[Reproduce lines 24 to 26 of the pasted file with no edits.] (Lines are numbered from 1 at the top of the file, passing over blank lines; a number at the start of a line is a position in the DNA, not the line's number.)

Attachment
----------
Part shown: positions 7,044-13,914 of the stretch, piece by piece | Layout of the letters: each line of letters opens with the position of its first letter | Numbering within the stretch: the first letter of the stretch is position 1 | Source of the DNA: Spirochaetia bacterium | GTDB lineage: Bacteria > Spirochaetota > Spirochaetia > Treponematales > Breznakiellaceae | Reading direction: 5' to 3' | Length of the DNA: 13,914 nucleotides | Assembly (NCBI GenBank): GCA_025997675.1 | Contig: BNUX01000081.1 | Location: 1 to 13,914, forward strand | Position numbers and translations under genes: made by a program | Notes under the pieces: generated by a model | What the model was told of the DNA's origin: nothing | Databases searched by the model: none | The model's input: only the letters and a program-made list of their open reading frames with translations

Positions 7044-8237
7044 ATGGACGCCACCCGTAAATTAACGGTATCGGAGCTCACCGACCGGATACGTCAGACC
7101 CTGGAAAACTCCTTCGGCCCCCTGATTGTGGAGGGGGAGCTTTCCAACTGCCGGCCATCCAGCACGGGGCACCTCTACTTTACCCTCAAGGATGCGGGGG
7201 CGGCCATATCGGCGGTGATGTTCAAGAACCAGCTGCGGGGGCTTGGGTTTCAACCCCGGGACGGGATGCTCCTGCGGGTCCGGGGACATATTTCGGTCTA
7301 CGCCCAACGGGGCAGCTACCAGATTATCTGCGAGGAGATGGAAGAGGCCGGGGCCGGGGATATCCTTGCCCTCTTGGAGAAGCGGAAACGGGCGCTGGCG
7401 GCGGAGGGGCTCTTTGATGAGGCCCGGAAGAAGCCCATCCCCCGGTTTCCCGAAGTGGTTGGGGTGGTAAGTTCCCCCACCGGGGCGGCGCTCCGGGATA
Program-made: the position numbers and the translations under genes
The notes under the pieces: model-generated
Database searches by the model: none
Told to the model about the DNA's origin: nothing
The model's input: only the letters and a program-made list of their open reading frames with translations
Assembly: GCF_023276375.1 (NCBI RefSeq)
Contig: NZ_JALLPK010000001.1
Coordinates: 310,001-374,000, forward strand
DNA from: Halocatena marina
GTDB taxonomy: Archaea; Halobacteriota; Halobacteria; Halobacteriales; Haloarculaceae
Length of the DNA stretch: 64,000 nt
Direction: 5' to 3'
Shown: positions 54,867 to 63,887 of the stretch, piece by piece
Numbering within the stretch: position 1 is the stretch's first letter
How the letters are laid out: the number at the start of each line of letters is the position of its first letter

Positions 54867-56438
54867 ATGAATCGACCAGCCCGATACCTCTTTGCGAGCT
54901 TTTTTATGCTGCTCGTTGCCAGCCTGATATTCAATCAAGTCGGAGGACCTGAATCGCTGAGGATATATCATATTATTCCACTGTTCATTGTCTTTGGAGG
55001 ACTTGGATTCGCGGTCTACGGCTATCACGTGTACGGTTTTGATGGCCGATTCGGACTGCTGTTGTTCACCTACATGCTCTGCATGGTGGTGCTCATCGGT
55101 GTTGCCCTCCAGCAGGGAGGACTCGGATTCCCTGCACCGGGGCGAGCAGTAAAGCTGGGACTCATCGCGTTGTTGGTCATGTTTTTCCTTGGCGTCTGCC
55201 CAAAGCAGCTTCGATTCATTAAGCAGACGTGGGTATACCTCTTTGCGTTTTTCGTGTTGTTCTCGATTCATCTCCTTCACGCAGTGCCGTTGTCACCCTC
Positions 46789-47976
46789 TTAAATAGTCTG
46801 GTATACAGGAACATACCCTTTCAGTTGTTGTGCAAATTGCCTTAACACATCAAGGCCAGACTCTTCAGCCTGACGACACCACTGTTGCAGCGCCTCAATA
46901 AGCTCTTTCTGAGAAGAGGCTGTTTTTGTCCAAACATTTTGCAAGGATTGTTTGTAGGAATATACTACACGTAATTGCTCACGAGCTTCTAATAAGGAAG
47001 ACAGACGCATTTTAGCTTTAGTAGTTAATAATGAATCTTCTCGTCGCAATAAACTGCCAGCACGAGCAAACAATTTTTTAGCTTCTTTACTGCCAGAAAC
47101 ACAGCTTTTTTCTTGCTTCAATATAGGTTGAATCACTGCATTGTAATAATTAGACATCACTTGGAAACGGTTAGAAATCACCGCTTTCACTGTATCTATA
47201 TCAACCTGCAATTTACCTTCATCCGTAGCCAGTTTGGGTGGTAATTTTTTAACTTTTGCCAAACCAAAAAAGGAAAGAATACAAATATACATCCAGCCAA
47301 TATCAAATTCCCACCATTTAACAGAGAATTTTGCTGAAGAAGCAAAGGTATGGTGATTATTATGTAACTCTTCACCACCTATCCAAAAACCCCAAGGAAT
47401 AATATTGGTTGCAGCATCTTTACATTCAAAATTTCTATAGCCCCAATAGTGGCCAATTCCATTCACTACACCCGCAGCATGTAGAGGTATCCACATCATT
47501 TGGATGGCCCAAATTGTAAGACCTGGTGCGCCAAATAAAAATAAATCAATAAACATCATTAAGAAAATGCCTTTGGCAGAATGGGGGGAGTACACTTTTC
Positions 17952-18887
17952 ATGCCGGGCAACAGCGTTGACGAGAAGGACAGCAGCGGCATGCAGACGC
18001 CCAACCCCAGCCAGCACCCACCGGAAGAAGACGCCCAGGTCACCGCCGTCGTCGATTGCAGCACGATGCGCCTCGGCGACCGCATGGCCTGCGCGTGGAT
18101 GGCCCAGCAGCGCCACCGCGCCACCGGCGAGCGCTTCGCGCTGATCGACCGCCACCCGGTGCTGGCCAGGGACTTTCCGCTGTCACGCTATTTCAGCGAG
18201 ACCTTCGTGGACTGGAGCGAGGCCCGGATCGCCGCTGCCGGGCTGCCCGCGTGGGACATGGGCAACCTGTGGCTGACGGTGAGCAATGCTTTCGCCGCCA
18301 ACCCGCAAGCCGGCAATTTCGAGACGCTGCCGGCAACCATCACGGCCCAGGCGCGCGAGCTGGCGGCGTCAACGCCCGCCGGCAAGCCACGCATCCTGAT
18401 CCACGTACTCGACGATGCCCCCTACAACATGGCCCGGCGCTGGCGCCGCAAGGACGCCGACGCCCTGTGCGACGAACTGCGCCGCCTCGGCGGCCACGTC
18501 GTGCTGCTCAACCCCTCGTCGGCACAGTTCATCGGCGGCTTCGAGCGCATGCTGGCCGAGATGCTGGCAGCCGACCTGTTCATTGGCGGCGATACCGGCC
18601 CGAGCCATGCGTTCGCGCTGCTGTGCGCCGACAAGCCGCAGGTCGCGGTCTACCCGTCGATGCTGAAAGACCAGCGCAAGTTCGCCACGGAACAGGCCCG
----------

54867 ATGAATCGACCAGCCCGATACCTCTTTGCGAGCT
54901 TTTTTATGCTGCTCGTTGCCAGCCTGATATTCAATCAAGTCGGAGGACCTGAATCGCTGAGGATATATCATATTATTCCACTGTTCATTGTCTTTGGAGG
55001 ACTTGGATTCGCGGTCTACGGCTATCACGTGTACGGTTTTGATGGCCGATTCGGACTGCTGTTGTTCACCTACATGCTCTGCATGGTGGTGCTCATCGGT